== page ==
Green Roofs Now Required by Law in Copenhagen


Photo via Inhabitat

A new policy adopted last month has made green roofs required by law on all new buildings with roof slopes of less than 30 degrees. The initiative is one part of the city's plan to become totally carbon neutral by 2025, Inhabitat reports (via GOOD). And it's pretty impressive how much new green growth the policy will lead to: 5,000 square meters a year will be covered with vegetation, the city hopes. As you likely know, green roofs have already begun to change architecture and planning around the world in some major ways -- this most recent development is a welcome addition, but hardly surprising, given how green Copenhagen already is.

Green roofs are already required in the city of Toronto, and continue to grow fast in the US.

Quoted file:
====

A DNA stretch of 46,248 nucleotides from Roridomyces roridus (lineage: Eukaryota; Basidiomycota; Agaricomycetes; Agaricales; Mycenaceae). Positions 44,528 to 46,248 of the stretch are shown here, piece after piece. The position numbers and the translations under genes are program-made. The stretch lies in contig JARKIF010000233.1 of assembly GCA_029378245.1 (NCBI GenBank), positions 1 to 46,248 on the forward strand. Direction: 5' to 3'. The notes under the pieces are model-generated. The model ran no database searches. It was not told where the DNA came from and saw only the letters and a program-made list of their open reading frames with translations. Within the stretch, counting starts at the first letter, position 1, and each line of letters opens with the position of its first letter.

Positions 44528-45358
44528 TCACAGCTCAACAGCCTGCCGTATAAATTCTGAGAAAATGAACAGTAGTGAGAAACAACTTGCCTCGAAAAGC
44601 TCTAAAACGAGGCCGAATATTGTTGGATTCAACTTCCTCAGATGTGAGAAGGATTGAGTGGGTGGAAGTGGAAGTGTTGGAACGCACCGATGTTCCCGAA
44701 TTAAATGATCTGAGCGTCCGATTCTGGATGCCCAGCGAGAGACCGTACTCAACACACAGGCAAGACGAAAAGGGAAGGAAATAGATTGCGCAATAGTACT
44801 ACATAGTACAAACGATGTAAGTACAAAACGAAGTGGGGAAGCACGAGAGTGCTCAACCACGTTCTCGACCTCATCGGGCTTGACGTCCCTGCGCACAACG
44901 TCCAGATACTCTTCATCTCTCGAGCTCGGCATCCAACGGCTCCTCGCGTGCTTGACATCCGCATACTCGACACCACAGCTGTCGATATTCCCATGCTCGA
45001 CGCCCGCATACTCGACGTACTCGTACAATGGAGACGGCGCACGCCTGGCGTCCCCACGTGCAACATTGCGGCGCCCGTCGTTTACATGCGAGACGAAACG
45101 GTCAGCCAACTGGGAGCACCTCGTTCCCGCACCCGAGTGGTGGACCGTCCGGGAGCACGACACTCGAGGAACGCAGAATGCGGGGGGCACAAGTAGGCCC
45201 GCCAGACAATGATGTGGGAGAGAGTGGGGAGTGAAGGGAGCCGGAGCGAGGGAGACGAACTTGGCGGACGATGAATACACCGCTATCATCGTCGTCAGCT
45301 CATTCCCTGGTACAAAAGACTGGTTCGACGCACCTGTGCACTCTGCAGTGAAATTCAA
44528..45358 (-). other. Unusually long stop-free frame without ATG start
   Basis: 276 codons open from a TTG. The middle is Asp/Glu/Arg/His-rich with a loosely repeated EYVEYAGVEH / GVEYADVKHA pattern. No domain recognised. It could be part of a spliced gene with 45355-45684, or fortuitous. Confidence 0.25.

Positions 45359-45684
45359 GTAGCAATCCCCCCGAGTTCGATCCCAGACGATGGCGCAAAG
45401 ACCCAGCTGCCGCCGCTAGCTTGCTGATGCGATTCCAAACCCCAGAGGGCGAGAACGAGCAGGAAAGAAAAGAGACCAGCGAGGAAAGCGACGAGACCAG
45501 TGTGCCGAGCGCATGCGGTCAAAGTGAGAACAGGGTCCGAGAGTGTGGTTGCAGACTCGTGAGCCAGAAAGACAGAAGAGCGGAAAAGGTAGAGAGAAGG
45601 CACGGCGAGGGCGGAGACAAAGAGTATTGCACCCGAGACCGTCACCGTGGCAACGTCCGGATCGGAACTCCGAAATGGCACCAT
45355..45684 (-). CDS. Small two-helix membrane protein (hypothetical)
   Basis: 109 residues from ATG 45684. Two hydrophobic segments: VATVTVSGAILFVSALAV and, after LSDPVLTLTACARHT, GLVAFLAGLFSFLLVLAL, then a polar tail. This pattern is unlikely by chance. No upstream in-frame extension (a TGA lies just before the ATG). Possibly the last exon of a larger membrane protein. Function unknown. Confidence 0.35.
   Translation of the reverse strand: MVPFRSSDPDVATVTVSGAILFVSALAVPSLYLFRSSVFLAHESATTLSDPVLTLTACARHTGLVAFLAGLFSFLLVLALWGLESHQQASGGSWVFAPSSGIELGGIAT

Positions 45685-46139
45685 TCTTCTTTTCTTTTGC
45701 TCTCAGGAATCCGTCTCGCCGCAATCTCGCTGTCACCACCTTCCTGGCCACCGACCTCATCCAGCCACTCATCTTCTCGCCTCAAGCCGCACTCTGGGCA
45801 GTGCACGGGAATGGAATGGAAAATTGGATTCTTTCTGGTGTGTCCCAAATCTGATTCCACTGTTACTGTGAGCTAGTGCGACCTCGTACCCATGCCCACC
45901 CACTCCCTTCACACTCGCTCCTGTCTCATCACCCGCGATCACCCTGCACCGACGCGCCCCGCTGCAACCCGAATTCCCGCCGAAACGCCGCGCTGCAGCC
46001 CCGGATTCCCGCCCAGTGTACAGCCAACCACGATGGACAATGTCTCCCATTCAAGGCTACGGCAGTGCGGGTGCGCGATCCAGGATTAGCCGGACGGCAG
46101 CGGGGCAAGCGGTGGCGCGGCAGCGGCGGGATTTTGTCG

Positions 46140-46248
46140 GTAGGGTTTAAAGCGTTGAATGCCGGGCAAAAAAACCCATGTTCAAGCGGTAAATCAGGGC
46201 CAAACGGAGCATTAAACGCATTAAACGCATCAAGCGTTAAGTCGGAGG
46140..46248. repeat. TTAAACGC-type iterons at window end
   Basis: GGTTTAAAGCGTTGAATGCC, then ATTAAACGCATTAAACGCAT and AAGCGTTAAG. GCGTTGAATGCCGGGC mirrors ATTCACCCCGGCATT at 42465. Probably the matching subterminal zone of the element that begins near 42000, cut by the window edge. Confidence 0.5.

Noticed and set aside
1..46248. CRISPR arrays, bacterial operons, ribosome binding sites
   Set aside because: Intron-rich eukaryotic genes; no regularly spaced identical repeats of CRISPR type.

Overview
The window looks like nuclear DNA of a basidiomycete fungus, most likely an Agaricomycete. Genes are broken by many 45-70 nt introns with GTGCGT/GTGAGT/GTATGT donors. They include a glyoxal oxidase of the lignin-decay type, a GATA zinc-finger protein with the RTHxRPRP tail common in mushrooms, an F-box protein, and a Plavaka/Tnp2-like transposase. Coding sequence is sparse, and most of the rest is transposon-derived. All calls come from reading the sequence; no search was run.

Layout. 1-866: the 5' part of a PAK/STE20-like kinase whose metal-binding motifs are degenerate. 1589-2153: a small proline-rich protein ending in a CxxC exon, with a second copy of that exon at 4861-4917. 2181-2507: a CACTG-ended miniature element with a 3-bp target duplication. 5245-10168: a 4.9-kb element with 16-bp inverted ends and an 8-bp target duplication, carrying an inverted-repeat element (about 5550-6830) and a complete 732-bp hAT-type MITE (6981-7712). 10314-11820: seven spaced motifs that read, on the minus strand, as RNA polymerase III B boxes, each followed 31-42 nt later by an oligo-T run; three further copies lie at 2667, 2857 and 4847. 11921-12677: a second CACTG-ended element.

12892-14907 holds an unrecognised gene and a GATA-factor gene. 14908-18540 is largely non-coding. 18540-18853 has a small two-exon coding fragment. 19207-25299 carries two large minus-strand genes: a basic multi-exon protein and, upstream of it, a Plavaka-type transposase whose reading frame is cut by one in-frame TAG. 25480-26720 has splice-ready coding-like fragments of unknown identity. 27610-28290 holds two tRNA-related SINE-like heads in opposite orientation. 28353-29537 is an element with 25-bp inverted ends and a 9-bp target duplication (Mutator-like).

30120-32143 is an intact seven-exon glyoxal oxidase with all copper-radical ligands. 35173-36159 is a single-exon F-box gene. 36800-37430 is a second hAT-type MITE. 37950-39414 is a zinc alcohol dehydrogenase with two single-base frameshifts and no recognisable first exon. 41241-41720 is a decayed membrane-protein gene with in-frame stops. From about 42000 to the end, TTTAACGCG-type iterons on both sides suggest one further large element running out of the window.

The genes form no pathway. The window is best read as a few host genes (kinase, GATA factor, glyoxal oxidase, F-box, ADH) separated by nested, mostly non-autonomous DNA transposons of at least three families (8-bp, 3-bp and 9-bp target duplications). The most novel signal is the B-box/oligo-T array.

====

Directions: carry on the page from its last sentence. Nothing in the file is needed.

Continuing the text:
For the uninitiated, here's a quick primer on the virtues of green roofs:

Vegetated roofs, or green roofs, provide several benefits for buildings and their surroundings. They can absorb as much as 80% of rainfall, helping to reduce stress on stormwater systems. They help reduce urban temperatures (the "heat island effect"). And, they protect roof membranes from the sun's UV rays and the greatest temperature swings, such that roof membrane life is extended as much as double that of an unprotected membrane.
And Copenhagen is about to have a whole lot more of them.

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